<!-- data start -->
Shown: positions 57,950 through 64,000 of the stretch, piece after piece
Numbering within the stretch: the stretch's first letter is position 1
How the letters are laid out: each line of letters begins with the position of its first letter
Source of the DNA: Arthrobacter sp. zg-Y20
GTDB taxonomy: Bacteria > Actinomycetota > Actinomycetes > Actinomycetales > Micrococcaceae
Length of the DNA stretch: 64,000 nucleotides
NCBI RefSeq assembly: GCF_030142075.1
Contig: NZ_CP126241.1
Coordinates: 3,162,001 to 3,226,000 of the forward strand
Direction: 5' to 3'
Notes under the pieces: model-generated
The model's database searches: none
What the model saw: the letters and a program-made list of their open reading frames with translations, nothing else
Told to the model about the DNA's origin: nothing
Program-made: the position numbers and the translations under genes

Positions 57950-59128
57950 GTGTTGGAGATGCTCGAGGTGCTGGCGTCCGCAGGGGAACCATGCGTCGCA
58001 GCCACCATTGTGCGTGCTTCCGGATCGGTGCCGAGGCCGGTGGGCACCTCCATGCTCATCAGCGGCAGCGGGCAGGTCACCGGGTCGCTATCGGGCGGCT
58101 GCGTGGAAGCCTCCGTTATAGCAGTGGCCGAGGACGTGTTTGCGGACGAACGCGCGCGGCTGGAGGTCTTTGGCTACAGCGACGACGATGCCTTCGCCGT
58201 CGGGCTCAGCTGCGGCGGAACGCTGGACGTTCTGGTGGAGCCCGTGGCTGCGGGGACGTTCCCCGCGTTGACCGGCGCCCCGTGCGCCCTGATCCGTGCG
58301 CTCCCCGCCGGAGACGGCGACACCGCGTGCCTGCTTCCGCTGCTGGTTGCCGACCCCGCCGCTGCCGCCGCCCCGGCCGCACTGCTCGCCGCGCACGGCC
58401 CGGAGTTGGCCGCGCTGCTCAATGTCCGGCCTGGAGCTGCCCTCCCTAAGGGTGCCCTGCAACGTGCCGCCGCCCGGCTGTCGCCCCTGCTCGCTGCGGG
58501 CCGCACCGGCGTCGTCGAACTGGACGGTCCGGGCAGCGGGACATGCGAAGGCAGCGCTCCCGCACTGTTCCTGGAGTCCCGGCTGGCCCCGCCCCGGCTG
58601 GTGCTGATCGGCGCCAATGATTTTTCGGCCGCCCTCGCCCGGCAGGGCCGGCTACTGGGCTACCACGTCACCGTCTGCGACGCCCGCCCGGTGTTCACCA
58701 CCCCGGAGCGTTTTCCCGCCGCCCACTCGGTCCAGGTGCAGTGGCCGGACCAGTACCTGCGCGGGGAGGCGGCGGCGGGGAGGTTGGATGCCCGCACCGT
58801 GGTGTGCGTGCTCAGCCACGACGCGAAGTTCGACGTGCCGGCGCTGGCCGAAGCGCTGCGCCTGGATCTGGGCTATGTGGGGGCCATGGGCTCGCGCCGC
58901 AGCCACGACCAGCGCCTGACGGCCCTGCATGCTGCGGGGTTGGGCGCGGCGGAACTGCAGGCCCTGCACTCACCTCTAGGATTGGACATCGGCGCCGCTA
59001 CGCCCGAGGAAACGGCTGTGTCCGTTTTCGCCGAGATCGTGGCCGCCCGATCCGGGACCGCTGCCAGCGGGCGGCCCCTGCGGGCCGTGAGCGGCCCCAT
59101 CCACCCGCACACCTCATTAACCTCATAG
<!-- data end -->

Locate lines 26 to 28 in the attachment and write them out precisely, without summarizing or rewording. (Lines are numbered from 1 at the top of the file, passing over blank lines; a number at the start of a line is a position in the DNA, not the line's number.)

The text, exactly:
58801 GGTGTGCGTGCTCAGCCACGACGCGAAGTTCGACGTGCCGGCGCTGGCCGAAGCGCTGCGCCTGGATCTGGGCTATGTGGGGGCCATGGGCTCGCGCCGC
58901 AGCCACGACCAGCGCCTGACGGCCCTGCATGCTGCGGGGTTGGGCGCGGCGGAACTGCAGGCCCTGCACTCACCTCTAGGATTGGACATCGGCGCCGCTA
59001 CGCCCGAGGAAACGGCTGTGTCCGTTTTCGCCGAGATCGTGGCCGCCCGATCCGGGACCGCTGCCAGCGGGCGGCCCCTGCGGGCCGTGAGCGGCCCCAT